The Hated Opinionated One

Posts Tagged ‘Pop’

Presets Bring Forth Dancefloor Armageddon

Posted by Scotio on April 11, 2008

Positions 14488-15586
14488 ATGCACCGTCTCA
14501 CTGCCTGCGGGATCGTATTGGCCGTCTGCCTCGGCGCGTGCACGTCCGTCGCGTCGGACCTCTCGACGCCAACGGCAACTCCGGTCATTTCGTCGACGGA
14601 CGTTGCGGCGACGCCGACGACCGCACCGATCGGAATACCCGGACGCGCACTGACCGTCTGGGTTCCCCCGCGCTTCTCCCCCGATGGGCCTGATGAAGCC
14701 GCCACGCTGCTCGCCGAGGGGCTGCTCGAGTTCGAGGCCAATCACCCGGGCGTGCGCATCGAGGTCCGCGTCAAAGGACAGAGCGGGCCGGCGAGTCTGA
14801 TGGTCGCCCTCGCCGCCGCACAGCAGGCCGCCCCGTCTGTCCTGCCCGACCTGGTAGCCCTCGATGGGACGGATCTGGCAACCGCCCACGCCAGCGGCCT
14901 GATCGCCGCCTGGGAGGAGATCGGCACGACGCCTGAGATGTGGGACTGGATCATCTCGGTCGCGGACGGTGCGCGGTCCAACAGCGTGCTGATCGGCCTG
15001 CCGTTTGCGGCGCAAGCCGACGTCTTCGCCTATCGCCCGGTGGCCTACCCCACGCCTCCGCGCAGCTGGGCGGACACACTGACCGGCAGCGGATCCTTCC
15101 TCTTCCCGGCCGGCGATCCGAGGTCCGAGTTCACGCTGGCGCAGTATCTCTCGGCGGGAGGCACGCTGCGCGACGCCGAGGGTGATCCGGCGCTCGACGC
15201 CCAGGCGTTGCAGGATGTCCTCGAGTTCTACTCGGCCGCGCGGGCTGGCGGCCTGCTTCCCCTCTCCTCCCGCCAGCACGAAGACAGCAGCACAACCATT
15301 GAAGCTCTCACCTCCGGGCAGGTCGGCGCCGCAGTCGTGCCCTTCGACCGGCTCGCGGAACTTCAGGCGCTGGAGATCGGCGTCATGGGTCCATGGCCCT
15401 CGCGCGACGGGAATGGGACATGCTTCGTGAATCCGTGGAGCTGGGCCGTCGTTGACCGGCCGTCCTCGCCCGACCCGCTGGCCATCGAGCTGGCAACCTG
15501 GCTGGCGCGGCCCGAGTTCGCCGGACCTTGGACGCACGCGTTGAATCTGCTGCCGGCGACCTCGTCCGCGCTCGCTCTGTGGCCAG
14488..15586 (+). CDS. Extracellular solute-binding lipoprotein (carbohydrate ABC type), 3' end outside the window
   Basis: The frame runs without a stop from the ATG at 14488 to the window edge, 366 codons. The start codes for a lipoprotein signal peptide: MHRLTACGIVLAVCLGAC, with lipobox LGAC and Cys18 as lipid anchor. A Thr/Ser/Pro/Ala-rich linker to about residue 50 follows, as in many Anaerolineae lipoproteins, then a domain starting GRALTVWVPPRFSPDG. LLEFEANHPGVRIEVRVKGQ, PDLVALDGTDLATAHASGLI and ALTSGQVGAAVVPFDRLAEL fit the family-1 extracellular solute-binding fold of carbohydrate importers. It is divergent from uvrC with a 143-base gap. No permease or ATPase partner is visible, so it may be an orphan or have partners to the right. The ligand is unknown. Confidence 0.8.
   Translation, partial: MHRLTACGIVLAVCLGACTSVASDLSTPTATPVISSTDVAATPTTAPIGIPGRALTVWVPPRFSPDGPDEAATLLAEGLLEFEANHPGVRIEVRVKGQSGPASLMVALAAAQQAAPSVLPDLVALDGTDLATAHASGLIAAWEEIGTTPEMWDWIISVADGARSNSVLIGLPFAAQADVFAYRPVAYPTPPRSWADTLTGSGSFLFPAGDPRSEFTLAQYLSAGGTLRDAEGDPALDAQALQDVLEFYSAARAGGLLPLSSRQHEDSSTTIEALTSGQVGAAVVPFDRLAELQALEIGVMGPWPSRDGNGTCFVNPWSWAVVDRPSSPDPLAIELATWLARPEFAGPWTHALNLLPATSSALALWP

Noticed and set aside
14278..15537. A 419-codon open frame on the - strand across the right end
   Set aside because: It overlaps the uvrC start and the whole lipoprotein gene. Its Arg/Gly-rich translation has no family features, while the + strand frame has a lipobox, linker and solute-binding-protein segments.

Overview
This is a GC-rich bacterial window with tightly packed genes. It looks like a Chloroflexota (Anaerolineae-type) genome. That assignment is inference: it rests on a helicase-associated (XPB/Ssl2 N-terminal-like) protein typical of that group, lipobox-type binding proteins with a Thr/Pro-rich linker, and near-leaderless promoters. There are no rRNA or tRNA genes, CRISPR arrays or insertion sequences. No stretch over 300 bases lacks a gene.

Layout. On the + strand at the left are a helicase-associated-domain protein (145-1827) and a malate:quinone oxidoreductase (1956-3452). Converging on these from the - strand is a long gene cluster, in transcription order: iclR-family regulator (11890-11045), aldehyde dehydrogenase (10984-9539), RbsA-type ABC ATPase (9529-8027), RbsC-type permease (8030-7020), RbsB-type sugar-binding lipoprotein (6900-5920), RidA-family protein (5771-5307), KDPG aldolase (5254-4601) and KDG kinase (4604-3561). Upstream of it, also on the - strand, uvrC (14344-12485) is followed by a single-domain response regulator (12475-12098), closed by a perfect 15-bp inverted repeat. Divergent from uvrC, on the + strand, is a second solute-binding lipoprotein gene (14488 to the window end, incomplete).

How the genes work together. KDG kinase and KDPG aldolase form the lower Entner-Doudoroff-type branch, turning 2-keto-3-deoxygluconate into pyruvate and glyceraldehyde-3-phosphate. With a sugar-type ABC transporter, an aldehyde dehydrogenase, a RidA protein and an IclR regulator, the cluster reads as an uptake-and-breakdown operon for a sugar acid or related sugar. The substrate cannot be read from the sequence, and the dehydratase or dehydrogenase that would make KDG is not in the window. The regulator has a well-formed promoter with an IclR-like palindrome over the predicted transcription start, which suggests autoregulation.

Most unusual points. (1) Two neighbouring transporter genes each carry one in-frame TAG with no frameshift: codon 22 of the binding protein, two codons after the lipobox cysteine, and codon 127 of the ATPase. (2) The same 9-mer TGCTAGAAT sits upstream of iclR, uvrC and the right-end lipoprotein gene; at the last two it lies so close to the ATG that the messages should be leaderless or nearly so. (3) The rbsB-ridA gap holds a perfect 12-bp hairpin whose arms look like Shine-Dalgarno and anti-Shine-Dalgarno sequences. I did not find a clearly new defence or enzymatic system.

Riding on the wave from their extraordinary 2005 album, Beams (not to mention there numerous EPs and Kim’s solo release of System Breakdown), Australia’s own The Presets sets their sights higher with Apocalypso. From jump, the dynamic duo shows why they deserve the exposure they’re getting (and it took bloody long enough for them to get it, too). “Kicking And Screaming” pumps out the speakers with full forced Club Music fury. Offering every perfect ingredient for a sure-fire hit: Catchy hook, semi-non-intelligible lyrics, synths to drive Daft Punk batty. They set the bar high directly from the gate. Luckily, “My People” is able to keep the party going. As the album’s lead single, it already had people salivating in impatience for this album. With a thumping bass drum parading its way around the song with the pride of a well-groomed lion, it’s hard to bypass or even depress the fierceness of such a track. When hearing the line “And it feels so good” repeated with growing intensity, you have to agree . . . it feels SO good when music feels so right. The second single from this unbelievable album is “This Boy’s In Love.” And, if this music is supposed to represent how a boy is supposed to feel when he’s in love, then a lot of young gents have a ways to go before they can feel real love of this caliber. With Julian’s vocals for the verses sounding like they are trailing off into ghost-like vapors, the song haunts you with the spirit of Dancefloor’s Future. With a chorus so simple, it screams out the genius behind it. Hard to miss, even harder to resist once it does catches you in it’s sweat-inducing grasp. “Yippiyo-Ay” pulls out Michael Jackson when all he had was an overly moisturized jheri curl, and no skin bleaching. Possessing a melody, tempo, and singing-style that would find comfort on MJ’s magnificent Thriller album. Resting somewhere between Techno and Disco, you don’t have to be a friend of Bruce Leroy(Last Dragon, anyone?) to recognize that The Presets have The Glow. Not to alienate the Goths with a sense of Dance Fever, “Talk Like That” conjures up a hit that even Dracula would have to shake a wing to. Saying “Uh Oh,” you feel like you’re overhearing a dance party filled with preppies and the morbid misfits have just arrived. Brilliantly, neither of the two groups would feel black sheeped for this particular tune. The old Horrorwood organ playing doesn’t just make the song cheesy, but make it a memorable moment for Party Music history. There are some even odder moments, though, such as the rock-a-billy influence on “Eucalyptus” and overly technological SID-chip assisted, porn-midsectioned chopped up tune “Together.” As the album’s sole instrumental track, “Aeon” manages to bring out the inner flux that lies dormant inside of you. Taking you on a microchipped soul-stirring journey inside of your own psyche, it’s almost like you’re waiting for Morpheus to offer you pills(no, not that kind) at any moment. Starting off with the chantings of “Deeper, I know you want it” and “Faster, I know you want it” you’re tempted to see if the Aussie boys aren’t trying to lure you into some homemade Risqué moments between you, a camera, and the one that drives you wild for the closer track “Anywhere”. Housing nothing but the bare essentials, it drives the point home even harder than if they had sampled a sledgehammer teaming up with a jackhammer. Clocking in at 6:17, it doesn’t hit you repeatedly over the head with the constant badgering of lyrics. Rather, the terrific twosome decided to let the song be equal amounts instrumental and vocal. It’s not hard to see that The Presets were supposed to be where they are at(even if majority of their US following came from the feature of their song on the reality dance show, So You Think You Can Dance). Just like Julian said, “Farther, you know we’re going Farther . . .”and farther past their contemporaries they go.